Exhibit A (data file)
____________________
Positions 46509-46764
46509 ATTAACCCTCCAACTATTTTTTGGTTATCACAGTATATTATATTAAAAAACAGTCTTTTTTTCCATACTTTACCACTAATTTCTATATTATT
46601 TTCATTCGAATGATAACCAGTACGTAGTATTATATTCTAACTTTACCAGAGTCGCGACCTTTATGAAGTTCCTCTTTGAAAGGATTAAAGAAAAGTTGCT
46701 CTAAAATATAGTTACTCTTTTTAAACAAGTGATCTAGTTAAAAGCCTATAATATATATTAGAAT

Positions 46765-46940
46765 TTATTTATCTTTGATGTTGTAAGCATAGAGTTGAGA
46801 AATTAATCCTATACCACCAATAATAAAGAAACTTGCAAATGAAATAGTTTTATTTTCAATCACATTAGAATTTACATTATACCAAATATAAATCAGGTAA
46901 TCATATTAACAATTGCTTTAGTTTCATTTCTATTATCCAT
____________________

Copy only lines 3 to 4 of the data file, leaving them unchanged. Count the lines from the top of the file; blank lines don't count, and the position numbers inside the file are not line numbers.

46601 TTCATTCGAATGATAACCAGTACGTAGTATTATATTCTAACTTTACCAGAGTCGCGACCTTTATGAAGTTCCTCTTTGAAAGGATTAAAGAAAAGTTGCT
46701 CTAAAATATAGTTACTCTTTTTAAACAAGTGATCTAGTTAAAAGCCTATAATATATATTAGAAT